TOKYO // In planning their defence against a killer tsunami, the people running Japan's now-hobbled nuclear power plant dismissed important scientific evidence and all but disregarded 3,000 years of geological history, documents show.
The misplaced confidence displayed by Tokyo Electric Power Company (Tepco) was prompted by a series of overly optimistic assumptions that concluded the Earth couldn't possibly release the level of fury it did two weeks ago, pushing the six-reactor Fukushima complex to the brink of multiple meltdowns.
Instead of the reactors staying dry, as contemplated under the power company's worst-case scenario, the plant was overrun by a torrent of water much higher and stronger than the utility argued could occur, according to an analysis of records, documents and statements from researchers, the utility and Japan's national nuclear safety agency.
Tepco and government officials have said no one could have anticipated such a massive tsunami. However, there is ample evidence that such waves have struck the north-east coast of Japan before, and that it could happen again along the culprit fault line, which runs roughly north to south, offshore, about 350 kilometres east of the plant.
Tepco officials say they had a good system for projecting tsunamis. They declined to provide more detailed explanations, saying they were focused on the ongoing nuclear crisis.
What is clear is that Tepco officials discounted important readings from a network of GPS units that showed that the two tectonic plates that create the fault were strongly "coupled", or stuck together, thus storing up extra stress along a line hundreds of kilometres long. The greater the distance and stickiness of such coupling, experts say, the higher the stress buildup, pressure that can be violently released in an earthquake.
That evidence, published in scientific journals starting a decade ago, represented the kind of telltale characteristics of a fault being able to produce the truly overwhelming quake - and therefore tsunami - that it did.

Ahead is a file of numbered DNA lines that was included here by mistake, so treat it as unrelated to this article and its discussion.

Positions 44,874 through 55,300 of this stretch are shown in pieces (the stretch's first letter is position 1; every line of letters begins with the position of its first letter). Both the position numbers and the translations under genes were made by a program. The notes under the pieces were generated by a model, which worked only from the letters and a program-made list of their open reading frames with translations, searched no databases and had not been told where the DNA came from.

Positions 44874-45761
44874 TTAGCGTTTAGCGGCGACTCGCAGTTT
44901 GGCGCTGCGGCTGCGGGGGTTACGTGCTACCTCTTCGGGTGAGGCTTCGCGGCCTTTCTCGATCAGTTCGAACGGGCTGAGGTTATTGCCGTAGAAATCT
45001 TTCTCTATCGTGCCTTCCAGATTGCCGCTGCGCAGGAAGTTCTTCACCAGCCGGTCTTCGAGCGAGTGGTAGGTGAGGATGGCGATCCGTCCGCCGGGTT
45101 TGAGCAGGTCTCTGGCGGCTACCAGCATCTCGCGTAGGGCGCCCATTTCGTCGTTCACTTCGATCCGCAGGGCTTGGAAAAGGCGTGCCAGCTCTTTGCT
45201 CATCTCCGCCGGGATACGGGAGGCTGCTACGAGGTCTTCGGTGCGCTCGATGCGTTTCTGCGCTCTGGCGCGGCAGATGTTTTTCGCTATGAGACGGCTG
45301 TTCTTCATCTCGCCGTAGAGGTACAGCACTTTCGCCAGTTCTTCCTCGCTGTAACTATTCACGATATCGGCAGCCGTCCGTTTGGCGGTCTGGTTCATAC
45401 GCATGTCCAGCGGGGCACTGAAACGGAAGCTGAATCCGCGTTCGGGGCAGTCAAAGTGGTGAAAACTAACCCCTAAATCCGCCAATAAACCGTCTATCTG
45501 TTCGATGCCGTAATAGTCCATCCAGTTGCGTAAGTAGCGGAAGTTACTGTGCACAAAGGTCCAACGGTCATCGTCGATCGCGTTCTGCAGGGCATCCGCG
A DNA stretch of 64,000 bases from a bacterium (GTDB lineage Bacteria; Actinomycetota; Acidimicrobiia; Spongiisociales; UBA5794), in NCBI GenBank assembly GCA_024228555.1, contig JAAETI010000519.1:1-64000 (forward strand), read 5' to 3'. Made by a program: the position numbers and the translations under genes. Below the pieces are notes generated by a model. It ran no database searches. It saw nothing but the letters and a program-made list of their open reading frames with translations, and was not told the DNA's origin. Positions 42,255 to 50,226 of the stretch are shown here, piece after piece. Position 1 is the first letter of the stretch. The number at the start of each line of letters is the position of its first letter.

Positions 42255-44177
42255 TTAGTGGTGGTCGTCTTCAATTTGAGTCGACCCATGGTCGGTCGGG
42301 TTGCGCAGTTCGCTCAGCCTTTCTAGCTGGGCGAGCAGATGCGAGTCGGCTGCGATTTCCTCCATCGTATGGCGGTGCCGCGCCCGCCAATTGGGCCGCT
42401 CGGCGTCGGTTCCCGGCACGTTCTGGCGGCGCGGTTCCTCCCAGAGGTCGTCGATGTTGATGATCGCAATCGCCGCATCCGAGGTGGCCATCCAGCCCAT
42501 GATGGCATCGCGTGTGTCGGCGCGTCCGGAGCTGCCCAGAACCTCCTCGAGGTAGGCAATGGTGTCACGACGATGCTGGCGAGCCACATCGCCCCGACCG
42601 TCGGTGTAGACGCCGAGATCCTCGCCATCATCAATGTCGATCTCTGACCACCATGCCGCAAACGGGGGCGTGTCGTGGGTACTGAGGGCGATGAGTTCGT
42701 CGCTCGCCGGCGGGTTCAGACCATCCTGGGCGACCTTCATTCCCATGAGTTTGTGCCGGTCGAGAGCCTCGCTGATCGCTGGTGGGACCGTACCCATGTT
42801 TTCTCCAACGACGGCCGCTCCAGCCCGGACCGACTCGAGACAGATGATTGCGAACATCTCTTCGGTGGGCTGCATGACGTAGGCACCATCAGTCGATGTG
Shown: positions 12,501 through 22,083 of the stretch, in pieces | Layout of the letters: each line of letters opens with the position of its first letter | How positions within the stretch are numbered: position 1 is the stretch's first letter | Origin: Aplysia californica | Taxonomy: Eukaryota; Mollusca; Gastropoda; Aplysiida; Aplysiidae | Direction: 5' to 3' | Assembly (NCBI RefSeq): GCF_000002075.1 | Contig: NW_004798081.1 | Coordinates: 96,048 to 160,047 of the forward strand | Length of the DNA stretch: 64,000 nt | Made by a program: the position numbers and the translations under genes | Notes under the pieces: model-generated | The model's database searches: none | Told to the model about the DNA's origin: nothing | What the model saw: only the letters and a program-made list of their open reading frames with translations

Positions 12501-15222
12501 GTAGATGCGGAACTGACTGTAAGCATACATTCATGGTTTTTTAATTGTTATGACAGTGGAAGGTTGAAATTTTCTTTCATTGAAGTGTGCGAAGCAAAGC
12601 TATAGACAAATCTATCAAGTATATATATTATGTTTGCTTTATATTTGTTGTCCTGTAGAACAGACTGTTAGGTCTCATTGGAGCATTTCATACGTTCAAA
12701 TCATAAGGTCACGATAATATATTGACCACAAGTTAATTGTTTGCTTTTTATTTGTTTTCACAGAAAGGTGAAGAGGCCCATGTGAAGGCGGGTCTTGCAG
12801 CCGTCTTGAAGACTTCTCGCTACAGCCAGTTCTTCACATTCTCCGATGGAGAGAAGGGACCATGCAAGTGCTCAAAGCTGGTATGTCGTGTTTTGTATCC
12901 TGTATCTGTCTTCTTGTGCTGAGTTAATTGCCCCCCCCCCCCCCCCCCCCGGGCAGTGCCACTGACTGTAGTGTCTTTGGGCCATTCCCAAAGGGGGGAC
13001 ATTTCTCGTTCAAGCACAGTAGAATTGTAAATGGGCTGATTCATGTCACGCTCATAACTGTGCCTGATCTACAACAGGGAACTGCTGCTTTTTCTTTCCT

On top of that, Tepco modelled the worst-case tsunami using its own computer program instead of an internationally accepted prediction method.
It matters how Japanese calculate risk. In short, they rely heavily on what has happened to figure out what might happen, even if the probability is extremely low. If the view of what has happened isn't accurate, the risk assessment can be faulty.
That approach led to Tepco's disregard of much of Japan's tsunami history.
In postulating the maximum-sized earthquake and tsunami that the Fukushima complex might face, Tepco's engineers decided not to factor in quakes earlier than 1896. That meant the experts excluded a major quake that occurred more than 1,000 years ago - a tremor followed by a powerful tsunami that hit many of the same locations as the recent disaster.
A Tepco reassessment presented only four months ago concluded that tsunami-driven water would push no higher than 5.7 metres once it hit the shore at the complex.
However, the wall of water that thundered ashore two weeks ago reached about 8.2 metres above Tepco's prediction.
The fault involved in the tsunami is part of what is known as a subduction zone. In subduction zones, one tectonic plate dives under another. When the fault ruptures, the sea floor snaps upward, pushing up the water above it and potentially creating a tsunami. Subduction zones are common around Japan and throughout the Pacific region.
Tepco's latest calculations were started after a magnitude-8.8 subduction zone earthquake off the coast of Chile in February 2010.
In such zones over the past 50 years, earthquakes of magnitude 9.0 or greater have occurred in Alaska, Chile and Indonesia. All produced large tsunamis.
When two plates are locked across a large area of a subduction zone, the potential for a giant earthquake increases. And those are the exact characteristics of where the most recent quake occurred.
Tepco "absolutely should have known better", said Costas Synolakis, a leading US expert on tsunami modelling and an engineering professor at the University of Southern California. "Common sense," he said, should have produced a larger predicted maximum water level at the plant.